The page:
The divide between Wall Street and Main Street has grown sharply in recent weeks, amid the coronavirus pandemic and widespread civil unrest. To many, the market’s rise appeared as both cause and symptom of the widening gap between the country's haves and have-nots.
The Dow Jones Industrial Average rose by more than 400 points on Wednesday, with the S&P 500 now recovering a full 40 percent from its March lows. Yet millions of workers and small business owners are struggling to cope with the one-two punch of an economically devastating pandemic and unrest following the death of George Floyd at the hands of Minneapolis police that have filled America’s TV screens and news feeds with images of burned police cars, smashed store windows and looting in cities across the country.
“The stock market represents the fortunes of the fortunate… consolidating their power over the economy,” said Mark Zandi, chief economist at Moody’s Analytics. “As long as they feel like the economy isn't going to be disrupted significantly by the riots, they’re not going to price that in the stock market,” he said.
“I think it’s just an assumption at this point that it will be isolated to a few cities or won't last long enough to have an impact, or it’s a function of some of the other things the markets already discounted in terms of economic weakness,” said Willie Delwiche, investment strategist at Baird.
The market’s plunge in March was broken by aggressive monetary and fiscal intervention from the Federal Reserve and the CARES Act, and it remains buoyed by those steps taken to prop up the financial system — a prospect that rubs some people the wrong way.
“It kind of makes me mad because we bailed them out in 2008. They’re only here because of what the government did,” said Chris Romal, a special-education aide in Rochester, New York. Meanwhile, she said, her and her husband’s retirement savings only recently recovered from that collapse. “We’d just gotten back from that 2008 financial crisis,” she said.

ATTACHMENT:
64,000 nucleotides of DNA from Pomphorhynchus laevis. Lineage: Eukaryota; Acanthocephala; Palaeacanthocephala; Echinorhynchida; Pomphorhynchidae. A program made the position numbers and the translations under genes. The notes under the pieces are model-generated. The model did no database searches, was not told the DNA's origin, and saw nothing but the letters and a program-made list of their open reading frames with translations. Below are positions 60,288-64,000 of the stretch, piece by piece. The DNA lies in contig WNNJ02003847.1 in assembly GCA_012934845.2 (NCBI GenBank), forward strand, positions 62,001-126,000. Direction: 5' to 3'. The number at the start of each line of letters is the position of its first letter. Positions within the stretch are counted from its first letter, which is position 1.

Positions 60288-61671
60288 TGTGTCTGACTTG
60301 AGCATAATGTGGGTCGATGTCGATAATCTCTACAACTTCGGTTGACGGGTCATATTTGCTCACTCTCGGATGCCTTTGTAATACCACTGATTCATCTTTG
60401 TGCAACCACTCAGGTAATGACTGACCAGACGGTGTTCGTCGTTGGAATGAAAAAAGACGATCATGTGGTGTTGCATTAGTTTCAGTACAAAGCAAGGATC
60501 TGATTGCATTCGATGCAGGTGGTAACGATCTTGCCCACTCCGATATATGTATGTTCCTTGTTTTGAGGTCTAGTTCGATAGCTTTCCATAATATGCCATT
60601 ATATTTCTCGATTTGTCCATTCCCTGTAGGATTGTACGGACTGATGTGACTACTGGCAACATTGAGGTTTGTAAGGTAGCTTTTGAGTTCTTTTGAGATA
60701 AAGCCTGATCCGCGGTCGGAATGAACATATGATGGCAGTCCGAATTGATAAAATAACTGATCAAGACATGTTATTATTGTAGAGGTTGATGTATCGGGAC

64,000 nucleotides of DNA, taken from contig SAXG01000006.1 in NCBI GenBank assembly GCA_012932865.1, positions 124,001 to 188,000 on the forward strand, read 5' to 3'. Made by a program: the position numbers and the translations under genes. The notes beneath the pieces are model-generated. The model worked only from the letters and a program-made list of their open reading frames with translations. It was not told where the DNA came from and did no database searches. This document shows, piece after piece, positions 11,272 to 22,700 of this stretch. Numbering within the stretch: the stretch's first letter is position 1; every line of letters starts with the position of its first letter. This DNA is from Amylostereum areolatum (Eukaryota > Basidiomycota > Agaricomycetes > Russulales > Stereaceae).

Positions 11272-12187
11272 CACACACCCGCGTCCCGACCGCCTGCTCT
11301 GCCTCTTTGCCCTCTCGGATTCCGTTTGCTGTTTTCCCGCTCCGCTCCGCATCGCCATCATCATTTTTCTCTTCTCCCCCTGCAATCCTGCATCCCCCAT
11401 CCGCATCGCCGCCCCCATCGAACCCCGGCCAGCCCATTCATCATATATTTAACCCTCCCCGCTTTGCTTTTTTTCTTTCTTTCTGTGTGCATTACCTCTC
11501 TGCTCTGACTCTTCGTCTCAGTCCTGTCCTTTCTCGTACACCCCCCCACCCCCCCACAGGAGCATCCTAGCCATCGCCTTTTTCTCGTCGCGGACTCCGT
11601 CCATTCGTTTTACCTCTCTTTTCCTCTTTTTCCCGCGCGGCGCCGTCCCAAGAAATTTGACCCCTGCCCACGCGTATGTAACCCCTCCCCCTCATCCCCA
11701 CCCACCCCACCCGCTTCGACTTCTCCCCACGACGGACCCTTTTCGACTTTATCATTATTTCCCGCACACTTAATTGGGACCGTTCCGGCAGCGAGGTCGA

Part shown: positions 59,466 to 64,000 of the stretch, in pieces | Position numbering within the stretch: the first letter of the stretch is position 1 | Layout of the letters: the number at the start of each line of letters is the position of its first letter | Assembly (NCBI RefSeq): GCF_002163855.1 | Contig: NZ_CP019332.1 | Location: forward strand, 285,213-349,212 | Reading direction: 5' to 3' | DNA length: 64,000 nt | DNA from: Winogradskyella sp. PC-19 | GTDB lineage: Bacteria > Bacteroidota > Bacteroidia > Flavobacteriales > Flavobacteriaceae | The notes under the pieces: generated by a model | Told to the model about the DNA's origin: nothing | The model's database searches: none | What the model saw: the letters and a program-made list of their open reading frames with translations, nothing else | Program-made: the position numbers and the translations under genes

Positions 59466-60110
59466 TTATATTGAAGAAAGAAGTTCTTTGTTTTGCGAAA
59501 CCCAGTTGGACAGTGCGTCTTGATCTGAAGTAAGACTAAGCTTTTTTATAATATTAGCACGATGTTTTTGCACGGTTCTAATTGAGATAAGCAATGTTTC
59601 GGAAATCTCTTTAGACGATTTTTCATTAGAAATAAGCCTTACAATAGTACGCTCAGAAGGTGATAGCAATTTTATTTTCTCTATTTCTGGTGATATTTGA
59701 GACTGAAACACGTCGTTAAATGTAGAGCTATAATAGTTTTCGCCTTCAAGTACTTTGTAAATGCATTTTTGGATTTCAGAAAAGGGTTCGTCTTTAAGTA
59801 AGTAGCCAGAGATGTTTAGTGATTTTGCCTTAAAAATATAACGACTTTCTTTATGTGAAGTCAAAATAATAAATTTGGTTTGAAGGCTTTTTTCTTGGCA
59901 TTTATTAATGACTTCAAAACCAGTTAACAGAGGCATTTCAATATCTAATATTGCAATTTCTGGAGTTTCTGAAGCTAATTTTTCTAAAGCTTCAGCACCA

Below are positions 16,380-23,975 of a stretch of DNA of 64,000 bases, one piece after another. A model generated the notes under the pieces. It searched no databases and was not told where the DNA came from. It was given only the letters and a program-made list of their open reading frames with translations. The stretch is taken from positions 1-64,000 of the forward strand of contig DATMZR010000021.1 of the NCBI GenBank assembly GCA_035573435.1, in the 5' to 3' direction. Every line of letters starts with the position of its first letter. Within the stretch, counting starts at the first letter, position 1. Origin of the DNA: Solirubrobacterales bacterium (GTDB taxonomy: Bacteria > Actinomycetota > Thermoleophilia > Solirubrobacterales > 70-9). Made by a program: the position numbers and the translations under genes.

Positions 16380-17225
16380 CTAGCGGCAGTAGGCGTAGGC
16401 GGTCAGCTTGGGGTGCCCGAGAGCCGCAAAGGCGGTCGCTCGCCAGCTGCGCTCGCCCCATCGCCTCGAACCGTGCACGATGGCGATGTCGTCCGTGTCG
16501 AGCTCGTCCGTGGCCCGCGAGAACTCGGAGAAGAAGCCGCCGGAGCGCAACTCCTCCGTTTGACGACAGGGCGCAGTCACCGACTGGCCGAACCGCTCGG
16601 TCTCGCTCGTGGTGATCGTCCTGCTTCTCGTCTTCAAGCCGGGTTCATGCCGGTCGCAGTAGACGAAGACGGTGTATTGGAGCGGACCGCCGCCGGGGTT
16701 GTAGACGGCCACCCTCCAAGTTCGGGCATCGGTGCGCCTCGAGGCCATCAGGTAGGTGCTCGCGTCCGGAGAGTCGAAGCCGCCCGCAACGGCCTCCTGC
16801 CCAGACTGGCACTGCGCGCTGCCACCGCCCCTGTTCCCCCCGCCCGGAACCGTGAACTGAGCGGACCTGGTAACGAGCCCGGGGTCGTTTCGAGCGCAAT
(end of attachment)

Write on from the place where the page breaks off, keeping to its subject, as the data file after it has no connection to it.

Small businesses are struggling with stay-at-home-mandated closures combined with protests and, in some cases, property damage from riots and looting. Romal expressed frustration that Wall Street isn’t doing more to help Main Streets across the country. That task, she said, seems to have been left to ordinary Americans, many of whom are facing financial insecurity themselves.
“We’ve just been supporting people. We make sure we do takeout on Friday nights to support any of the local restaurants that are doing it,” she said. “I don't know how we get these people back to work, I just don’t… It’s a very scary thing for these mom-and-pop stores,” she said.
Monetary policy acted as a shock absorber that cushioned the market’s fall, analysts said. “Investors know the Federal Reserve will do whatever it takes to keep the market from falling apart,” Zandi said. “That’s putting a floor under the market and driving the market higher.”
Sameer Samana, senior global market strategist at the Wells Fargo Investment Institute, said the central bank’s clout on Main Street is limited in that it relies on banks.
“The rich are getting richer, and the rich have the money to invest."
“The only tools at the Fed’s disposal are to cut interest rates and provide liquidity. The problem is, they can't control where that liquidity goes, and some — probably a good chunk — of that money wound up finding its way into financial assets,” he said.
CNBC’s Jim Cramer put it bluntly on Monday, saying, “The market has no conscience.”
Observers said the one event that might puncture the market’s bubble of serenity would be if President Donald Trump made good on his threats to send American troops into cities. “The psychological impact of seeing a more robust police presence or military presence in cities, I think that would unnerve investors more than reassure them,” Delwiche said.
“If it results in something like martial law, military in the streets of major American cities, that might be enough to do it,” Zandi said. “That would panic people.”
Even retirement savers who are glad to see their portfolios rebound are uneasy. “The rich are getting richer, and the rich have the money to invest,” said Doug Hangliter, an IT professional in the Philadelphia-area suburbs who said he worried about the long-term ramifications that policies such as tax cuts have on accelerating income inequality.
“People are misunderstanding what’s going on in American politics,” he told NBC News. “I used to be ultra-conservative — survival of the fittest. I voted for Trump,” he said. “Now, with the income disparity, you need a little bit of socialism in his country, just to survive,” he said. “I’m willing to have my taxes raised if the money is used wisely.”